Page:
Myths about Botox

     It's all about muscle

     Botolinum toxin or better known by its commercial name of Botox is generating much interest these days. Knowing that I handle quite a fair bit of Botolinum toxin in my daily work, my aunt once exclaimed, “What? You inject toxin into someone else’s face. Wouldn’t that cause the person to have toxin deposition in the body?” And well, she is not the only person to say so. There were many others friends, relatives and patients alike, who asked me the same question. I feel that it is about time people get to know this medication a little bit better.

     Botolinum toxin was first discovered in contaminated sausages in the late 1900s. What happened at that time was that people who consumed contaminated sausages had weakening of the muscle. Later, they started to discover that the weakening of muscles was actually caused by a toxin secreted by the bacteria called Clostridium botolinum and the name botolinum was coined from the word botulus which means sausage in Latin. 

     Fast forward to the present day, through modern technology, we managed to extract the components of the toxin which causes the relaxation effect to the muscle– the neurotoxin. This neurotoxin is purified and does not contain other elements that may cause harm to the body. The powerful neurotoxic effect of the toxin has found its way to benefit mankind in a multitude of ailments. Treating diseases such as cervical dystonia, a neuromuscular disorder which causes the neck to be in spasm (constant contraction of the muscle) at all times; strabismus or better known as squinting (unbalanced muscle strength of the eye muscles) and many more has been made possible with the discovery of this medication. And the indication of this medication is still growing over time.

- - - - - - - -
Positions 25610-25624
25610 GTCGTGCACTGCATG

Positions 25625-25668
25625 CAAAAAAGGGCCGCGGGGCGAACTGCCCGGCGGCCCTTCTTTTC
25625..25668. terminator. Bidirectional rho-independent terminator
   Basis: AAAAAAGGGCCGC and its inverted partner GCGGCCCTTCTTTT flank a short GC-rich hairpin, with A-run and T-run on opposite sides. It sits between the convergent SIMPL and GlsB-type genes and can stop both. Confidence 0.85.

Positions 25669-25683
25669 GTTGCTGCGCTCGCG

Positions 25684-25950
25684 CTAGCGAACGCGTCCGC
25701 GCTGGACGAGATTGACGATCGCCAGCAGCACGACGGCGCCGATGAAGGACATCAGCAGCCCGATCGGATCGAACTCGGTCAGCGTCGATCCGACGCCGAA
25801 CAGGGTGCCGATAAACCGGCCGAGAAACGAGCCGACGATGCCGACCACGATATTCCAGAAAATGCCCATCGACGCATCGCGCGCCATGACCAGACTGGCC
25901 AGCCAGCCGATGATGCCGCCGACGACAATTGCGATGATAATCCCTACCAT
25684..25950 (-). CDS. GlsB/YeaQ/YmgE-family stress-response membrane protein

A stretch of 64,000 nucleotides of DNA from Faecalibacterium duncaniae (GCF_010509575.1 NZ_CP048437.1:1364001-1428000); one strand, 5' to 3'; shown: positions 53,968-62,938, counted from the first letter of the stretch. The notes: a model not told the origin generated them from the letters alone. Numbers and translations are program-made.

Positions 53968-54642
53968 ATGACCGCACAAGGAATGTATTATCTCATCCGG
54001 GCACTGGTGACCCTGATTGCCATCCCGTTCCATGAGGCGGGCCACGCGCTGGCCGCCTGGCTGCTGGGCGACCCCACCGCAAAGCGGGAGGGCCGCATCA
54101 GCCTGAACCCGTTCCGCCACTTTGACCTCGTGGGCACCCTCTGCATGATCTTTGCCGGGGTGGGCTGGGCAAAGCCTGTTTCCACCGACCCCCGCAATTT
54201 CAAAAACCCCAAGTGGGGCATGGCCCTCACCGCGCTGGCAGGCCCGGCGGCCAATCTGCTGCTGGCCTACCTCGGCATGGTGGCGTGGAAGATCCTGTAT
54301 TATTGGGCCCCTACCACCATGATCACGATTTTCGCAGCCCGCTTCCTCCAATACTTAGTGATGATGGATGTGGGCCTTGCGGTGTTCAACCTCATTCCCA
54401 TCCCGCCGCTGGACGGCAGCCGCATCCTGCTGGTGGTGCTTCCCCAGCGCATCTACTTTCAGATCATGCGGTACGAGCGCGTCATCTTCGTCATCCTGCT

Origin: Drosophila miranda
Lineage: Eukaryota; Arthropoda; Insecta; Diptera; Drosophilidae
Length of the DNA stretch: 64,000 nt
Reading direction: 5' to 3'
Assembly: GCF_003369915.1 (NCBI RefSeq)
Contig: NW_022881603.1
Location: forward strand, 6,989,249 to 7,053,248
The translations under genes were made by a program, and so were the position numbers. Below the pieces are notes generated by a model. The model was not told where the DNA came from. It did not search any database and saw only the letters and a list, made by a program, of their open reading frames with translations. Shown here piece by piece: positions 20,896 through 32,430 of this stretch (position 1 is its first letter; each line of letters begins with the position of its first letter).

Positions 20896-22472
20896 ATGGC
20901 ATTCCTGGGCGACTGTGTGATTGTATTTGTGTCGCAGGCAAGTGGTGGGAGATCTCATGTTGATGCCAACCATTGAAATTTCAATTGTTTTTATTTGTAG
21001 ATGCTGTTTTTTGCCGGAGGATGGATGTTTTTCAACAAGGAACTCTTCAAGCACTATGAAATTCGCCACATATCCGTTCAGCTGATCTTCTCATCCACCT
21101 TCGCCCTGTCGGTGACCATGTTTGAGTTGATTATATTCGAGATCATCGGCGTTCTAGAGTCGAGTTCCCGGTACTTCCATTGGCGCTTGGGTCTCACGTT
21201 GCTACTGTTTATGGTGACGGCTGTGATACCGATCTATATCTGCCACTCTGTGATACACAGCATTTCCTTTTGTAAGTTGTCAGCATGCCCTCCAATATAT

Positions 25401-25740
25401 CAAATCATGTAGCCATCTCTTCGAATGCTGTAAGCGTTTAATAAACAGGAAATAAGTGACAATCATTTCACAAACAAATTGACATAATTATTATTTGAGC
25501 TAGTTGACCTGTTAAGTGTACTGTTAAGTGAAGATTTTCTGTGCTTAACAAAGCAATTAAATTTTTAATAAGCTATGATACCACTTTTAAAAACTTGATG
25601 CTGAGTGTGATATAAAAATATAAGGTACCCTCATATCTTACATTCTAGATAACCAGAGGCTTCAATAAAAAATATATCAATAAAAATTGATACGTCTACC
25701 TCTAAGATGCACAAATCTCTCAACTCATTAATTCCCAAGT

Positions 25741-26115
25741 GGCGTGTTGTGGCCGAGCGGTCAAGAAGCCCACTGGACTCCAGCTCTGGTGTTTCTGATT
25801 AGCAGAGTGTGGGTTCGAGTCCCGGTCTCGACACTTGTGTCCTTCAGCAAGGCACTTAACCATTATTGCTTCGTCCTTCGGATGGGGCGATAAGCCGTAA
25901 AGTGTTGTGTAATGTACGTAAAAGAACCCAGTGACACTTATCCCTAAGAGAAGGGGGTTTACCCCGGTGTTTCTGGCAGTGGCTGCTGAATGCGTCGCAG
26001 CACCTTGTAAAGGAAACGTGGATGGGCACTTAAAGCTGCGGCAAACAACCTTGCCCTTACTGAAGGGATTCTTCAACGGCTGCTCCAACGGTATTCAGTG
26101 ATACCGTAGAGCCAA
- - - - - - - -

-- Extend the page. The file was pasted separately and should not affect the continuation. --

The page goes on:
In my line of work, this medication is used for face reshaping, wrinkle softening and treating tired looking eyes. The logic behind its use in the aDamaesthetic field is simple. We relax the muscles which are in constant contraction. These muscles which are overly active are “taught” to relax but not to be paralysed. The result is a person with a more “relaxed” complexion rather than one who appears “strained”.  Proper use of this medication relaxes the face without leaving a “plastinated” or expressionless facies and this can be done with proper titration of the medication. If you do not like the effect of this medication, fret not, as the effect will wear off by itself in a few months’ time.  

     Having talked about the uses of Botolinum toxin, I would like to stress that though this medication actually has its benefits and side effects as other medications. The good news is that this medication has been extensively studied to look out for its benefit and side effects before it is allowed to be marketed. Common side effects are, transient headache, blurring of vision, which will recover over time. If you are interested with the treatment, please discuss with your doctor before proceeding for treatment. 

     As you may notice, the word toxin has been replaced by medication at the end of the article. Like all other medications, proper use of this substance makes it a medication while improper use may inversely turn it into a toxin.

Anna Hoo.